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Thinking Out Loud

Tuesday, September 06, 2005

What Would You Do?? >> Hypothetical Gaming Situations

Puerto Rico: You've invited a relatively new gamers to join your group. After playing a few lighter games to get into the mood, you pull out Puerto Rico. The new gamer has never played Puerto Rico before, but is eager to give it a shot. The first time player sits to the right of an experienced player (by default, since the rest of you are familiar with the game).

Several turns into the game, you find yourself in this situation. Two ships are nearly full of sugar and corn, the last one empty. The inexperienced player goes first for the turn, and is about to select the Craftsman to produce a bunch of corn and indigo, but has no warehouse. You're to the right of the first time player, and cringe as you envision the seasoned pro picking the Captain to ship all the indigo he's about to produce and force the newbie to lose everything he just produced.

What do you do?
A) Say nothing. The newbies got to learn the ropes at some time.
B) Ask why the Craftsman appeals to him - perhaps he doesn't realize the impact of his decision
C) Point out the problem - tell him how the move benefits the next player
D) Offer a suggestion on how another role might be in his best interest right now
E) ___________ (fill in your own response)

6 Comments:

  • Easy answer.

    C -- point out how the move benefits the next player.

    Let the seasoned shark argue his way out of that one. If he's smart, he'll agree with the comment and point out the self-interest of the newbie and of you. Any other move by the shark seals his fate.

    By Blogger Jim, at 10:07 AM  

  • I learn more by making my mistakes. Although I appreciate someone pointing out my errors when I am learning a game and allowing me to retract the move, I will likely make the same mistake again.

    After I got the basics down, let me make my mistakes.

    By Blogger Coldfoot, at 11:40 AM  

  • The problem here is that you're in the middle of the game. To answer this, I would have to know what kind of table talk has been allowed in the game up until now.

    If basically none, then without even cringing, I wouldn't say anything. So you lose a game; big deal. Then feel out the player for post-game analysis. If he or she is amenible, point out the dangers of Craftsman and help him or her see how the Craftsman choice led to his loss, a common newbie mistake.

    The correct answer is to point out BEFORE the game starts that the "first game is a learning experience", and that PR being the game that it is, you will be pointing out some egregious errors before he or she makes them during his or her first game. If this was a game where it simply hurt his or her own chances, he or she may decide that he or she would rather figure it out on his or her own. PR, however, is a game where everyone is happier if everyone understands at least the basic concepts of strategy. Modern Art is another example, I hear.

    Yehuda

    By Blogger Yehuda, at 12:28 PM  

  • C

    In our group, the practice (sometimes stated, sometimes implied) is that the newbie gets free, unbiased advice for the entirety of the first game. Therefore, the n00b should be informed why his move is poor.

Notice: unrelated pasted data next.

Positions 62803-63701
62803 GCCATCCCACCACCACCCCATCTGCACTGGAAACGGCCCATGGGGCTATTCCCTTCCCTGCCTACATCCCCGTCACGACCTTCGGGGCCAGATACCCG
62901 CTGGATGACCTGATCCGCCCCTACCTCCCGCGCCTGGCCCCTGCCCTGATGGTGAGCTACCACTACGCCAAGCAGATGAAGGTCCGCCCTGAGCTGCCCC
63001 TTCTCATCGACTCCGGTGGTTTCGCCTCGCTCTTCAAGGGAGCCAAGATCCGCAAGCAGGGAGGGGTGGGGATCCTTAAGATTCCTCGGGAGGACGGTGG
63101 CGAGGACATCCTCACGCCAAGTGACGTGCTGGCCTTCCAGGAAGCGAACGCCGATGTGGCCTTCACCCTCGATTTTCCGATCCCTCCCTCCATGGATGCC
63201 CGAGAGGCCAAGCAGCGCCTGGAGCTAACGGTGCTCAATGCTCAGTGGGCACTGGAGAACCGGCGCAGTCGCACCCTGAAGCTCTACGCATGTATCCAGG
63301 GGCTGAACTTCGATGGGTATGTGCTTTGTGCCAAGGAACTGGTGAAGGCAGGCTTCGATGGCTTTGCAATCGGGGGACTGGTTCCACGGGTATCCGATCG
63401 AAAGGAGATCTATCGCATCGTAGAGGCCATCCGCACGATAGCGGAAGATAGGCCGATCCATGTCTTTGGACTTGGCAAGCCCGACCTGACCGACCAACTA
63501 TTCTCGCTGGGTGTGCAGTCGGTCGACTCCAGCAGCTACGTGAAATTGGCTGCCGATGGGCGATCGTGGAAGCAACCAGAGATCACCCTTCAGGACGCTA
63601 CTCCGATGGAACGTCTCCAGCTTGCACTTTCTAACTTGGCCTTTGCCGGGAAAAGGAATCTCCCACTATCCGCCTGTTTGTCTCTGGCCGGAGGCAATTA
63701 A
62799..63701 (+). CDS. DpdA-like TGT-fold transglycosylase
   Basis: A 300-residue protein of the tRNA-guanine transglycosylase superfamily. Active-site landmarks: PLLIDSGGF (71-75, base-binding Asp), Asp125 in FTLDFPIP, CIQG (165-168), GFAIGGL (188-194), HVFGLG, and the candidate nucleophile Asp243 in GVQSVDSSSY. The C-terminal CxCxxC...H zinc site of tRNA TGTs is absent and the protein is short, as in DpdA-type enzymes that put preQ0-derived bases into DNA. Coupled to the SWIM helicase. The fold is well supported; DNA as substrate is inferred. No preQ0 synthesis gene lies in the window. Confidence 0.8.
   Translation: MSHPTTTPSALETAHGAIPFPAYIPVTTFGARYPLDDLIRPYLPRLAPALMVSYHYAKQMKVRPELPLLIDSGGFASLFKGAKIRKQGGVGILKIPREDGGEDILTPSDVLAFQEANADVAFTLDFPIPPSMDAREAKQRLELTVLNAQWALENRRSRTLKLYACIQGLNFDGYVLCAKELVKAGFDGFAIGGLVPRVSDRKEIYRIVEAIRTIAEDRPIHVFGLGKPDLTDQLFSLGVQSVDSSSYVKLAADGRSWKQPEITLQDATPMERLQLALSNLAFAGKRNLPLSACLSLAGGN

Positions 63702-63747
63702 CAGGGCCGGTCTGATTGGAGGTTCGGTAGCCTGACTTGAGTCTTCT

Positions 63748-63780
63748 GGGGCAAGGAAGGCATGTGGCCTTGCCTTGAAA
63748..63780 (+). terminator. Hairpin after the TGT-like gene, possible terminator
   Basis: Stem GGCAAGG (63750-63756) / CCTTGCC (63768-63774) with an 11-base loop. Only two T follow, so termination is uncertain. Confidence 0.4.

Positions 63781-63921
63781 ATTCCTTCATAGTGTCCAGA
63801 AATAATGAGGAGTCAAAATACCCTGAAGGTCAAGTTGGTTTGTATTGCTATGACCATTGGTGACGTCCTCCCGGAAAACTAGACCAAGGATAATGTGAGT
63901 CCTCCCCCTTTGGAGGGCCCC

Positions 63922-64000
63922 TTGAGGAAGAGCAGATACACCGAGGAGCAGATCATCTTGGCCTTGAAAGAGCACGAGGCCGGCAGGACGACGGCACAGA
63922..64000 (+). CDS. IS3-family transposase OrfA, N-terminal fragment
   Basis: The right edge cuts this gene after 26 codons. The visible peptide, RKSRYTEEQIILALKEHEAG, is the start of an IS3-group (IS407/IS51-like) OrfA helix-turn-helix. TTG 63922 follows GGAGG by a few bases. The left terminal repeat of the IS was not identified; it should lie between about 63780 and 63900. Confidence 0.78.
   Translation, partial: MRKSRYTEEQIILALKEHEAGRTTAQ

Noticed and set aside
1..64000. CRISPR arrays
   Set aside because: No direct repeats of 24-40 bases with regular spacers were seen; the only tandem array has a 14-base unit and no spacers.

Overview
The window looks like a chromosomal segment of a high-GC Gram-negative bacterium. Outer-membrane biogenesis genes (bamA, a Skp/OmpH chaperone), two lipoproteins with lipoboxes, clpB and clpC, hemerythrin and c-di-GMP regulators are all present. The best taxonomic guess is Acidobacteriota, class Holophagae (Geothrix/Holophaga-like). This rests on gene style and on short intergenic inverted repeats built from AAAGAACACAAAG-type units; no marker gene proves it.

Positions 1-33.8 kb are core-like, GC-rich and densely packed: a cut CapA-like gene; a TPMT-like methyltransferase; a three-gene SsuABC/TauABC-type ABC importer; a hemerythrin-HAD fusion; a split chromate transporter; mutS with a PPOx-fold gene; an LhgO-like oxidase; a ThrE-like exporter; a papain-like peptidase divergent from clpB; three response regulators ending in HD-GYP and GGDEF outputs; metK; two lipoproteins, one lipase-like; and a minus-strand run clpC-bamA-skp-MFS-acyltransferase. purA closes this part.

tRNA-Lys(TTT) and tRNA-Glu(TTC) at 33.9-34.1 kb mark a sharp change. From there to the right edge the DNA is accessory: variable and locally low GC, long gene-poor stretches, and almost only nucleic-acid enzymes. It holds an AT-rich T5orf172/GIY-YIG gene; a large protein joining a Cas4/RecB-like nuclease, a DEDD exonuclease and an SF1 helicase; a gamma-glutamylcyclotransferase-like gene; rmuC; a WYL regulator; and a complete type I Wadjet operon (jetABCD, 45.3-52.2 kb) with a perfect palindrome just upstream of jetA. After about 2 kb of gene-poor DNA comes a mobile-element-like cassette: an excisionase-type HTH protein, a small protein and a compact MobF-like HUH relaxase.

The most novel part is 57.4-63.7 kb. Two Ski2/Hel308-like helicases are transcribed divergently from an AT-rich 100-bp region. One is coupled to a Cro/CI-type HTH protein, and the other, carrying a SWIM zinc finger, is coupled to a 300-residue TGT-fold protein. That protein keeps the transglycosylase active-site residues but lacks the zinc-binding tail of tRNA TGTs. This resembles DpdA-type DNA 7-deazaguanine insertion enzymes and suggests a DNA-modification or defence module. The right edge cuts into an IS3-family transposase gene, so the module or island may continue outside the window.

If this is the second game that he has played, though, he's fair game.

    Again, though, this is a practice that is understood in our group

    By Blogger Seth Ben-Ezra, at 3:49 PM  

  • E) Say nothing until the move is over.

    I love giving advice. I can't help myself. But it annoys some people...

    So, I TRY to keep with the following guidelines:

    a) Always ask the person whether I can make a comment before making it.
    b) Always make the comment after the move, not before or during.

    In the situation you mention, the move is going to advantage someone else. By me 'correcting' them, I am essentially shifting the balance in my favour - its not exactly a 'chivalrous' act. But if I tell them AFTER they made the move, they can start to learn the way of thinking required for the game, without worrying that I am trying to manipulate them to do the move I want them to do. Also, other parties are able to voice their opinion objectively (ie. they too aren't trying to manipulate the new player to do the move they want).

    By Blogger Matthew Wills, at 4:07 PM  

  • In my group, most of the players want a good idea of the strategy as well as the mechanics of the game. That said, we generally don't offer up advice unless the player is hesitating on their turn, or asks for advice. Should they ask for advice, we wouldn't suggest any particular move, just point out in general terms what effects and possible counter-moves would likely result from each role, then let the player make their own choice. We mainly believe that it helps to learn from your own mistakes, but we also don't want someone to have a bad experience their first time out by stomping them badly.

    After the game is when we would go over strategy in more detail and how a move might have been done a different way and improved the endgame results for that player.

    By Blogger Jacob, at 11:43 AM  

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